Author Topic: Southern CHECC Fresher Trip Report Competition 2019  (Read 353 times)

Offline Maddoghouse

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Southern CHECC Fresher Trip Report Competition 2019
« on: March 01, 2019, 10:37:49 am »
Post your entries for the Trip Report Competition here!

Closing Date Midnight 30th of March
« Last Edit: March 01, 2019, 10:47:14 am by Maddoghouse »

Offline StarburstCLA

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Re: Southern CHECC Fresher Trip Report Competition 2019
« Reply #1 on: March 27, 2019, 03:03:17 pm »
#Disclaimer, The following is a lazy ass XPost from NCHECC, I'll do a new one if I have time but this is so I don't miss the deadline. Also I will actually be at SCHECC :tease:#

OFD1 to Cwm Dwr through trip, NUCC, Benedict Claxton Stevens

Now gather round the fire children and let me tell you a story: It was the first shiny weekend of February 2019, my 3rd weekend away and 1st trip to Wales, and the stunningly beautiful, and well appointed SWCC. We had snow, a very reasonable amount of it and I was very comforted in knowing it would be blissfully warmer underground. It seems the warmth of OFD was somewhat legendary. This would come back to bite me in the arse incredibly hard later…….
On the Saturday morning, only slightly hungover and after a brilliant NUCC classic breakfast of full English I found that as usual I somehow dodged the freshers trip and would be spending the day on a through trip from OFD1 through to Cwm Dwr jointly with one member of OUCC . After casting my eye over the quite insane wall sized cave survey in SWCC I quickly realised why Ogof Ffynnon Dhu had been shortened to OFD.


             


So Rosa, Louise, Alex, Ryan and I packed our lives up only interrupted by a few snow ball fights and got stomping out through the amazing white. The walk down to the entrance was slightly interrupted by Alex deciding he desperately needed to climb a cliff to inspect an opening which apparently turned into a reasonable drop though one with bolts, a target for a latter exploration! We arrived at the entrance and in short order climbed down the ladders while I feared greatly for my fingers after seeing the big heavy gently propped hatch I had to put my fingers under. I immediately noticed the cosy temperature which was glorious after the snow above. From this point the group made a cracking pace along the streamway, over the scaffolding bars of the pots. I found this bit of streamway utterly stunning, likely my favourite bit of cave I’ve done. We quickly made our way to the Boulder Chamber and here we hit our first snag. Our intention was to find The Connection into OFD1 ½ and the team scrambled about the bolder choke and settled on an entrance directly onwards, in the middle of the choke near the top. This led into a feet first squeeze that got gradually tighter into a quite horrendous squeeze which was conquered valiantly though with a lot of difficulty by the first three of the party of five. I however, being 6’ 3”, of broad shoulder and chest and…. well all round, did not. After 10 minutes of chest compression and wriggling I finally gave up and explored the upper muddy passages over the boulder choke trying to find a bypass, then almost dropped a boulder from an unstable pile onto a head that was following me. Oops, freshers lessons to be learned. This could have been the end of my foray except the team realised this wasn’t the entrance to the connection anyway….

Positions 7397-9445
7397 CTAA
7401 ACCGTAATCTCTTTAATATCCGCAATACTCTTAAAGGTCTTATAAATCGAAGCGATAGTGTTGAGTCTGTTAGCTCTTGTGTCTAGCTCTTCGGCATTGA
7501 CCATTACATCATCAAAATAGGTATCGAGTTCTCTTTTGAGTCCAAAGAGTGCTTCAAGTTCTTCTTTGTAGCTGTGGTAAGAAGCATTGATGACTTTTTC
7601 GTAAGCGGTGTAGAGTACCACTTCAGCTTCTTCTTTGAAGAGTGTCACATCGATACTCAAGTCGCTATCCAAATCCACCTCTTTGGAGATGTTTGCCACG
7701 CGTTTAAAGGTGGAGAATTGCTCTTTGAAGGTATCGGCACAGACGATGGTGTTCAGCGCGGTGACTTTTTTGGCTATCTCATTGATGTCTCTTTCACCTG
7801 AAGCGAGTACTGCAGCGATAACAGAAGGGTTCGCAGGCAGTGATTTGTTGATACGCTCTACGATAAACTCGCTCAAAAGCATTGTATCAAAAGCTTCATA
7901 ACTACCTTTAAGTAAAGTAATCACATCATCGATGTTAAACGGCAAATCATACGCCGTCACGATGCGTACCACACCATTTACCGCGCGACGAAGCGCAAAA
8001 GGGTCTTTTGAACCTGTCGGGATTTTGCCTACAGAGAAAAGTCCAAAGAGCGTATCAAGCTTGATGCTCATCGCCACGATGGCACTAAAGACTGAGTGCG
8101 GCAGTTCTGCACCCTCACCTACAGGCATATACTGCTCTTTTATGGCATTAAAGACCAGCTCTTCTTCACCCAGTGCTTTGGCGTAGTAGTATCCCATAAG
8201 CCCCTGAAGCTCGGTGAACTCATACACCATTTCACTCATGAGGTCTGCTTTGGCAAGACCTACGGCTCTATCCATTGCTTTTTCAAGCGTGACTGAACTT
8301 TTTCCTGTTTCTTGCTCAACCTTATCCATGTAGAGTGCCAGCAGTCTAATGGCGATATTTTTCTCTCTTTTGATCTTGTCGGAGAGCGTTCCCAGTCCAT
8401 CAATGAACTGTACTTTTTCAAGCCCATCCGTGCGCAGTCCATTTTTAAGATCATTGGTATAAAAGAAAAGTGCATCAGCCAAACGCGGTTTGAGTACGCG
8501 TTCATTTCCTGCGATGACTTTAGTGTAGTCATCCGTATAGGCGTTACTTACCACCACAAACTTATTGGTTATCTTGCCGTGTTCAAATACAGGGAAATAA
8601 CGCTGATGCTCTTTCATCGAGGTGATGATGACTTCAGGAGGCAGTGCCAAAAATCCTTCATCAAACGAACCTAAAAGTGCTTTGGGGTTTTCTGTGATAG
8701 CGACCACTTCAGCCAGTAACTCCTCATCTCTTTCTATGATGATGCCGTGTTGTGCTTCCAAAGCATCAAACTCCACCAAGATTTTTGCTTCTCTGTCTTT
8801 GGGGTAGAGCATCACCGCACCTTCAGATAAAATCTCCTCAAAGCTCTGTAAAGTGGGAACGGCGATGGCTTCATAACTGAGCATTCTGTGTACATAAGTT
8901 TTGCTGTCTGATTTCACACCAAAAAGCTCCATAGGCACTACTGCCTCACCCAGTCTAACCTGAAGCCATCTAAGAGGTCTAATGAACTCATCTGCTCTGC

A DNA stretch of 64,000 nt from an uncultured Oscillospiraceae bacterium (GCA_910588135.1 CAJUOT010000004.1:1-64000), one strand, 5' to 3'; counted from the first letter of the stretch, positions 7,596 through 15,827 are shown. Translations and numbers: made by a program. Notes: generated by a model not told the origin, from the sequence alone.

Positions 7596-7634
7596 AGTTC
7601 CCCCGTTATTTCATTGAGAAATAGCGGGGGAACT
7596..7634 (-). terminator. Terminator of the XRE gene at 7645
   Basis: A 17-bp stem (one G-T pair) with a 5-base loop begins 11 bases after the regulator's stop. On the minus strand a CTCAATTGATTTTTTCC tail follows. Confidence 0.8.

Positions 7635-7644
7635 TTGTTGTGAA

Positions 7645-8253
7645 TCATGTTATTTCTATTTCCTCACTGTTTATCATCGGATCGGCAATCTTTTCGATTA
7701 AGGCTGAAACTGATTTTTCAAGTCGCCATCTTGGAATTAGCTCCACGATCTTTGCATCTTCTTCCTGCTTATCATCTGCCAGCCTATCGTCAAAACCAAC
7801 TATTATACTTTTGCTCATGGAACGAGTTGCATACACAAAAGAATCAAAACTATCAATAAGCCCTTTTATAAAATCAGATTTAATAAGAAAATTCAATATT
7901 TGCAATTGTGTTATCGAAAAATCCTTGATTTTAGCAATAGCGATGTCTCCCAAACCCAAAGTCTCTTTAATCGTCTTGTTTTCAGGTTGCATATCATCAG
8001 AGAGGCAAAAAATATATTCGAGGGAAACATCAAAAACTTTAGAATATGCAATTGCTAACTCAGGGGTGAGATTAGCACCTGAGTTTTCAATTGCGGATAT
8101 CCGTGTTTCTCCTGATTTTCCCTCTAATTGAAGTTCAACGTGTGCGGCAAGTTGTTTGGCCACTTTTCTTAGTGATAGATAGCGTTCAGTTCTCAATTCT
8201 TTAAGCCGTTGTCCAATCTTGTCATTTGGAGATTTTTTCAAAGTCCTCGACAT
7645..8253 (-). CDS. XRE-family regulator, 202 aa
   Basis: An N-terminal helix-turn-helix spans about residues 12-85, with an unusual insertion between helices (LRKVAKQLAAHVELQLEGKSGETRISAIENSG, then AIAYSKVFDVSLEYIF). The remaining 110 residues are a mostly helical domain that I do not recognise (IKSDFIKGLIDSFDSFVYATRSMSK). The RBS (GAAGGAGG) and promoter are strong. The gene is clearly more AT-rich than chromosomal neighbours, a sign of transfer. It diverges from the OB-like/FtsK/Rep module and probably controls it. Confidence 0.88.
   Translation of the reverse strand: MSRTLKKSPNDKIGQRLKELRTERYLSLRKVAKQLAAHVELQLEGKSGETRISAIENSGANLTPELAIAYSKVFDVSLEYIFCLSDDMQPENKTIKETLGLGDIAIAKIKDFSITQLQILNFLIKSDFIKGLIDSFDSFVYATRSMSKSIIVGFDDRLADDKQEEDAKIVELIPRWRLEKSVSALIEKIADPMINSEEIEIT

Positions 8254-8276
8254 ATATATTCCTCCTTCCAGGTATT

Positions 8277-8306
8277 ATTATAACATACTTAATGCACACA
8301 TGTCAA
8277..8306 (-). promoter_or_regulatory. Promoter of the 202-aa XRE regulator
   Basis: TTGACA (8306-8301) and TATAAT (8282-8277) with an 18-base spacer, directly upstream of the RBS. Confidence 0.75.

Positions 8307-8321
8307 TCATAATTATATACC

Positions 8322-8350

After extricating themselves back into the Boulder Chamber another scramble around and we found a more friendly route to the lower right, having lost an hour in total. We proceeded straight of towards the fabled letterbox, a slot high up in a sizeable chamber on a steep face with a chain above it. Thankfully I fit with no issues at all making a smooth slide off the overhanging chain feeling very ninja and going straight into an EXCELLENT bit of bum sliding and crawl to the 12m Divers Pitch. We used a life line for the climb down which was pretty slow to set up, eating almost another hour part of which I was stuck sitting in a waterfall, oh the joy. Divers Pitch turned out to be a pleasure to climb down with bountiful hand and foot holds like the easiest of routes on a climbing wall.
Quick progress down some big sandy stomping tunnels latter and we hit The Smithy and promptly got lost. For a very long time. After a lot more stomping we settled into eliminating all possible routes which means I have now seen a lot of the lovely mid level passages and chambers but am also not entirely sure which was the correct one in the end….   1-2 hours of taking every possible route was just getting a bit tiresome when we got the way out into the Cwn Dwr Choke which was a really grand bit of squeeze and twist, I think the big tunnels of the Smithy had given me agoraphobia. This quickly led onto the final Dim Dwr crawl, the longest I’ve done at which point I was getting pretty shattered and got JUST a bit tight flat out squeezing over loose rocks but then suddenly I was free! Past a helpful sign telling me to use caution in this “category 2 confined space”.... Into the bottom of the Cwm Dwr entrance.